Friday, October 11, 2013

SQUIRREL: Distractions in Our Day





Just as Doug, the talking dog in Pixar's "Up!", experiences distractions in his life - so do all of us in our daily lives.  According to this study completed by ars technica and published in the New York Times, it can take up to 15 minutes to get your mind back on track after you've been distracted.  That's a lot of wasted time!  My goal for this lesson was to help third graders identify which daily distractions interrupt their school work and how we can be proactive in eliminating them.

I began by reading the hilarious book, This Morning Sam Went to Mars written by Nancy Carlson.  This is a fun real aloud that visually grabs students and puts them in the middle of Sam's wild imagination.  After struggling to pay attention in life, Sam's dad and doctor help him come up with strategies to work on being more successful each day.


Then the fun began.  I brought in Ned.  Who is Ned you might ask?  Ned is originally from the game, "What's in Ned's Head?"  I took this large "head" and filled it with common distractions that occur throughout the school day, such as lawnmowers, friends sharpening a pencil, etc.

 (This is Ned)


Students loved seeing me reach into his ears and his nose to pull out the next distraction.  As I revealed each card, we discussed whether or not this is a distraction that we create inside our brains or is it a distraction in our environment.  We added our decisions to a chart to organized our thinking:


Once the distractions were organized, we talked about what we have control over (ourselves) and what we do not have control over (everything else).  Although we don't have control over our environment, there are some strategies we can use to lessen their interruption (ask them to stop, use kelso's choices, switch seats, etc.)  We then brainstormed ways to blast these distractors out of our minds and refocus:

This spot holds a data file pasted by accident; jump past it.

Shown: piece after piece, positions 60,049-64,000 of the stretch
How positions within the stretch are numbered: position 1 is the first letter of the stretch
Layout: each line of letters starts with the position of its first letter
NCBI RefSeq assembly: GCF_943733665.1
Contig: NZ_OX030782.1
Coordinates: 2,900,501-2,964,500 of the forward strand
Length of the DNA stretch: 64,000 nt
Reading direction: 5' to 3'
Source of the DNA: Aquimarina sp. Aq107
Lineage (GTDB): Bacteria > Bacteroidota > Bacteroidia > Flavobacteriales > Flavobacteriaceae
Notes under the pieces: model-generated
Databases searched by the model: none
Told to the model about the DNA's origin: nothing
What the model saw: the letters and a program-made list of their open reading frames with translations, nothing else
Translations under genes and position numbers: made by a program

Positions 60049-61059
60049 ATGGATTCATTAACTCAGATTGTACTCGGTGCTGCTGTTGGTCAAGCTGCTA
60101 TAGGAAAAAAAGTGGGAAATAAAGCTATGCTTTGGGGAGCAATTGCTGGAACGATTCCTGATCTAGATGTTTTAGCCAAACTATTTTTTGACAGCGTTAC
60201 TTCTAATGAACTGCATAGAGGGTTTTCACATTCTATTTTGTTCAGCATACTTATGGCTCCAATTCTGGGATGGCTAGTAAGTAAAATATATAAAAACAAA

17 comments:

  1. Do you have link for all these activities? I would really like to do this with my social skills group?

    ReplyDelete
    Replies
    1. Yes! I just added links above for you. :)

      Delete
    2. Thank you so much! This will be fantastic, it goes perfectly with our Braineater discussion.

      Delete
  2. I can not get the distractors and my distractor blastors worksheets. They are not in the link.

    ReplyDelete
    Replies
    1. Hmm. I just clicked on both of the links for each and they worked. One link is labeled "This is what I filled Ned's head with" and the other is labeled "PDF of Handout." They are both located beneath each respective picture. Do you have Adobe Acrobat downloaded on your computer? Each of the files are .pdf format.

      Delete
  3. I had to update Adobe. It works now. Thank you!

    ReplyDelete
  4. This is awesome! Thanks!

    ReplyDelete
  5. I love this idea! Thanks so much!

    ReplyDelete
  6. This is great! I can't wait to do this lesson. Where in the world did you get Ned's Head?
    bpesce@wsfcs.k12.nc.us

    ReplyDelete
    Replies
    1. Thanks! I found it on Amazon: http://www.amazon.com/Ideal-Whats-Neds-Head-Game/dp/B000096RFF/ref=sr_1_1?ie=UTF8&qid=1450124412&sr=8-1&keywords=ned%27s+head

      Delete
  7. Replies
    1. You're welcome! I've also used it with safety lessons - what do we keep as a secret and what do we need to report to adults. Have fun with it!

      Delete